(Now we will not go even further and relate the serpent, Tiamat, the nature god of the sea, the personified ocean, representing chaos or Tohu va Bohu in Hebrew. Nor will we delve into the ubiquitous medical symbol, where two snakes are depicted climbing up a pole. Nor will we relate how a stick can be used to render a snake more harmless or the strange fact that poisonous snakes are milked of their venom to be used in vaccinations against snake bite.)
Lucas Cranach himself additionally, uses a winged snake with a crown, also looking like the primordial dragon, for his painting signatures. In this 1526 Courtault painting of Adam and Eve, he places his signature right onto the trunk of the sacred tree of the knowledge of good and evil.
As already mentioned, Luther believed that that the tree of the knowledge of good and evil was the place of worship in the Garden of Eden, and Adam and Eve’s eating the forbidden fruit brought about the Fall of creation. Perhaps we could identify the cross of Jesus Christ as the Tree of Life, which brings about our human ascent and that of all creation, so that God’s will can be done on earth as it is in heaven. We may not be able to experience the feature presentation here on earth, but we can get the previews of coming attractions. We can go in reverse as well and say the same about hell.
Painting as an art deals with pictures and images and can be enhanced into sculpture so that churches are filled with statues and paintings. In Cranach and Luther’s time an iconoclastic movement was in full swing. Image makers had become image breakers. Zwingli in Zurich and Calvin in Geneva emptied their churches of all the images and paintings, white-washing the walls of their churches. They did not even permit music, except perhaps, for intoning a psalm. On the other hand, Luther argued that Moses lifted up that bronze serpent in the wilderness, so an image was not good or evil per se, it all depended on its use or abuse. Thus to worship an image makes a person guilty of having a false ultimate and being idolatrous, but when someone like Cranach expresses Luther’s theology in paint, so that people can “read” his painting, then it represents no abuse, but a perfectly appropriate use of art. Wayne Martin asserts the latter conviction to be the most likely reason Cranach, Luther’s close friend, used the winged snake as his signature.
From the cross of Christ, absorbing all the sin of the world and becoming the scapegoat for the forgiveness of all our sin and evil, Christ was like that serpent raised up on the pole by Moses in the desert; and like that serpent in the tree of the knowledge of good and evil, people trying to be like God, made all things ambiguous, now vulnerable and at the mercy of their use or abuse, able to be used for good or evil. But in the eating of the forbidden fruit consciousness was won as conscience, so that Adam and Eve realized that they were naked and became ashamed; but they became aware as well that they would one day die. After Eve eats the apple, the animals on her side of the painting also awake and the lion gets ready to pounce on the doe and take that poor creature out of Paradise. Thus consciousness was won, but Paradise was lost. They experienced how the earth also could be cursed and not yield its fruit, even with hard labor and the sweat of their brows. But Christ transformed that curse into a blessing on the tree of the cross, when he was lifted up like that serpent in the wilderness, drawing all of humankind heavenward too God:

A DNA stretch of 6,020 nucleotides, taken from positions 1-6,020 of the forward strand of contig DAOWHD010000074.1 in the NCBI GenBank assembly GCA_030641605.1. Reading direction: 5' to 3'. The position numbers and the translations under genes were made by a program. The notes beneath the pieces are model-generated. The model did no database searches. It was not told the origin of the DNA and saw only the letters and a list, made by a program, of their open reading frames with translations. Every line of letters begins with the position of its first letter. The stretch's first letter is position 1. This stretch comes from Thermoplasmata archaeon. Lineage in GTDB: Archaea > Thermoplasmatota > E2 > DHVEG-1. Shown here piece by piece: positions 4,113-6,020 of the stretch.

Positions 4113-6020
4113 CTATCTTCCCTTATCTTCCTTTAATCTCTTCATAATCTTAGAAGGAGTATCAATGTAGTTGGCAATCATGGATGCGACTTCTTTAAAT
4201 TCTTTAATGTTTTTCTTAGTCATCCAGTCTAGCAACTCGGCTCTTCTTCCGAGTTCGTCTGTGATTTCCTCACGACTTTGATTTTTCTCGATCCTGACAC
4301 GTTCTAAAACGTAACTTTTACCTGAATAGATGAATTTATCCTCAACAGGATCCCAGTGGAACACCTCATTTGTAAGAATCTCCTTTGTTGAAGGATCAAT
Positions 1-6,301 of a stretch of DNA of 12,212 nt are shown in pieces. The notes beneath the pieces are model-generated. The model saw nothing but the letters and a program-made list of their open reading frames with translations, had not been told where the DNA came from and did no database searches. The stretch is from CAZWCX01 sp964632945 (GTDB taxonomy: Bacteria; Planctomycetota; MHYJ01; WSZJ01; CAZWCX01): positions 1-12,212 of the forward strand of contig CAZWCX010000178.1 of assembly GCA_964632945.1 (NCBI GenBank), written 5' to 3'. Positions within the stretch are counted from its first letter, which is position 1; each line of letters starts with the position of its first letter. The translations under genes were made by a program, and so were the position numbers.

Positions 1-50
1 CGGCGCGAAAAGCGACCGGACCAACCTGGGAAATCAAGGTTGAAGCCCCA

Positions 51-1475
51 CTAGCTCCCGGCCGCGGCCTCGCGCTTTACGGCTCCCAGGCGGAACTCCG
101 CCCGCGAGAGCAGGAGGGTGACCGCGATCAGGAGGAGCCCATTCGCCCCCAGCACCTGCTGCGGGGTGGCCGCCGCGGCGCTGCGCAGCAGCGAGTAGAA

“For when I am lifted up, I will draw all people to myself.”
These are some of the symbolic layers of interpretation:
- Moses lifting up the serpent in the wilderness to save the snake-bitten people
- Christ describing his crucifixion by means of the Moses story
- Luther seeing Moses’ action as an affirmation of painting, sculpture, music and all the arts, because images are not evil per se, but good or evil in their use or abuse. Images cannot be done without in thought, language, and culture.
- Cranach superimposing the Moses story upon the story of the Fall. He depicts the sacred tree of the knowledge of good and evil in the Garden of Eden as a snake on a pole once more, where consciousness and conscience are gained but paradise is lost.
- Cranach uses the image of a snake in his own painting signatures, even placing that signature on the trunk of the sacred tree affirming his vocation as an artist. But, of course, when culture represents the worship of elite secular people, it is an abuse of art. When art expresses the human condition before God, places a mirror before people, in which they can see themselves in, (like the deer in the painting seeing its reflection in the pond from which it drinks) generating consciousness and conscience for good and evil, right and wrong. Art can even be the painting the Gospel of Jesus Christ and him crucified showing the way of salvation.
 Pope Gregory I (590-604) noted that “the illiterate could contemplate in the lines of a picture what they could not learn by means of the written word.” In a sense, Wayne Martin contemplates Cranach’s painting and in its lines reads Luther’s theology.